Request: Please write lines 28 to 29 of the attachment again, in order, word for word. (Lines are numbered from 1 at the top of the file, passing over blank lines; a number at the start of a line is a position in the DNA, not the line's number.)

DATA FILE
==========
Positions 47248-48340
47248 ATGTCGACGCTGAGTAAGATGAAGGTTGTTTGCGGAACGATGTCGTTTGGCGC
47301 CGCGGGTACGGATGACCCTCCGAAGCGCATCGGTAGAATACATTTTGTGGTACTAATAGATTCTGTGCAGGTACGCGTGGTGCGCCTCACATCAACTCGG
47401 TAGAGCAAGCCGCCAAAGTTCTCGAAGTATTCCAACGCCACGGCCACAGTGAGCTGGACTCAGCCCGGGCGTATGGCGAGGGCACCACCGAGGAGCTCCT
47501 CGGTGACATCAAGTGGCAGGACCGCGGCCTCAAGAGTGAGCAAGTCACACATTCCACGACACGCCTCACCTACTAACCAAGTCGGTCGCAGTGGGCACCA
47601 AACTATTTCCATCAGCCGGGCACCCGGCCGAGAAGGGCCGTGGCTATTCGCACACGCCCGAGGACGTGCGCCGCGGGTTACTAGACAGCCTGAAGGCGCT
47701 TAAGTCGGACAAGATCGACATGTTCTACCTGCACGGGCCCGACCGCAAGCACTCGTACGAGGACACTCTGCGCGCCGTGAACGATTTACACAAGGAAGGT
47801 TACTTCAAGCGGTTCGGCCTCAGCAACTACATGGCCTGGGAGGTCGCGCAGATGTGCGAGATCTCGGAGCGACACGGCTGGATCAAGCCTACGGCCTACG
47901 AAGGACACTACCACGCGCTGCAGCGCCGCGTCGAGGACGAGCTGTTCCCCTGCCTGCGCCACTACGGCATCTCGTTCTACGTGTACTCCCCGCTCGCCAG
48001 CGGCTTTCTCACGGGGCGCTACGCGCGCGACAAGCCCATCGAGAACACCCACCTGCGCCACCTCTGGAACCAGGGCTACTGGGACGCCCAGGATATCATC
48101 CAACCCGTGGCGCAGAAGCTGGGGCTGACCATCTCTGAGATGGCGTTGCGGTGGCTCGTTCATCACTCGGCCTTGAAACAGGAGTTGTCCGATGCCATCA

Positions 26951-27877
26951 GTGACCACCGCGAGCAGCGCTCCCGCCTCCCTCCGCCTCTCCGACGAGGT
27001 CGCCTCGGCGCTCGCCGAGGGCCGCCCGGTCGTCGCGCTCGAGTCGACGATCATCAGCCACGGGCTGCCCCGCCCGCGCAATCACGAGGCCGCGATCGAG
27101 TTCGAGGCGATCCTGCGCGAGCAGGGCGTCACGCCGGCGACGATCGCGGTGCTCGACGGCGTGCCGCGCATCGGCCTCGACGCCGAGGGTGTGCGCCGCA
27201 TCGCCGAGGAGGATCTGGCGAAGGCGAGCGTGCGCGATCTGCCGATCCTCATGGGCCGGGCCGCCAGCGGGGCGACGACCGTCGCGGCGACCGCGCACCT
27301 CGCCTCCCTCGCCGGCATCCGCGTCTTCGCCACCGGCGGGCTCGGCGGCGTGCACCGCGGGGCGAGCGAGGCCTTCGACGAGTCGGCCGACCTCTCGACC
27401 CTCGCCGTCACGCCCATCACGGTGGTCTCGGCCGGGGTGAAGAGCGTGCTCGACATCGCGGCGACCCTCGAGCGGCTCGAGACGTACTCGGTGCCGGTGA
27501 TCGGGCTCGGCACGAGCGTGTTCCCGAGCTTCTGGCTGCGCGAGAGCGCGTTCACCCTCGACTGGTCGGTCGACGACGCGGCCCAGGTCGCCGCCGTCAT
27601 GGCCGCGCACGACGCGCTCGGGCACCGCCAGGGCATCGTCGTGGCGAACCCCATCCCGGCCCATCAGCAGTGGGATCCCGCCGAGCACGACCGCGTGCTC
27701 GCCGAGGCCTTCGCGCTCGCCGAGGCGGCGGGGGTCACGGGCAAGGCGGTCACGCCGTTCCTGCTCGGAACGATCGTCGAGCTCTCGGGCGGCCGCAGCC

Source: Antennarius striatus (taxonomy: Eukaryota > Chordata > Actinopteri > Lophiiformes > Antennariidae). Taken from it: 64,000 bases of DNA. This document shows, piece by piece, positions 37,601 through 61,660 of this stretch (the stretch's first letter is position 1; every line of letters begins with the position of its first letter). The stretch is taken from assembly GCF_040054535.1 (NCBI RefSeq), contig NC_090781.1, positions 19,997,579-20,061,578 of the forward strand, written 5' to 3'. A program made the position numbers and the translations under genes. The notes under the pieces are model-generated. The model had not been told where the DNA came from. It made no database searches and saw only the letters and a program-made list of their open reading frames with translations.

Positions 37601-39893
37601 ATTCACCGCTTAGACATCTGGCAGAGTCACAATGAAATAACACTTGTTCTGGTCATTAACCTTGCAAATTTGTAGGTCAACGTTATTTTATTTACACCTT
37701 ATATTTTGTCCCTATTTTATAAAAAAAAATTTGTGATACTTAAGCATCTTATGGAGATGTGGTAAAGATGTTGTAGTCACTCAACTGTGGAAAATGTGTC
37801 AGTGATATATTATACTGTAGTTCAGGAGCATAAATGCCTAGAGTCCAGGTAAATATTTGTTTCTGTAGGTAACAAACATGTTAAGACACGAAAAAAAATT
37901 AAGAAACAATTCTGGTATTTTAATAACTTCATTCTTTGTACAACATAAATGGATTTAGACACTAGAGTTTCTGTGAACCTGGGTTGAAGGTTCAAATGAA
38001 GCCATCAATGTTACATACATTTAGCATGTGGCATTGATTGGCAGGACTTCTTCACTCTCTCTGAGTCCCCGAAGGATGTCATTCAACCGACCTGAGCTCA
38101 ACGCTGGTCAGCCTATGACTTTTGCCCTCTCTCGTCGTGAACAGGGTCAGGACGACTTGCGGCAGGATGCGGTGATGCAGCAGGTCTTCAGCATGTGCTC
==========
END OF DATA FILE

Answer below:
38001 GCCATCAATGTTACATACATTTAGCATGTGGCATTGATTGGCAGGACTTCTTCACTCTCTCTGAGTCCCCGAAGGATGTCATTCAACCGACCTGAGCTCA
38101 ACGCTGGTCAGCCTATGACTTTTGCCCTCTCTCGTCGTGAACAGGGTCAGGACGACTTGCGGCAGGATGCGGTGATGCAGCAGGTCTTCAGCATGTGCTC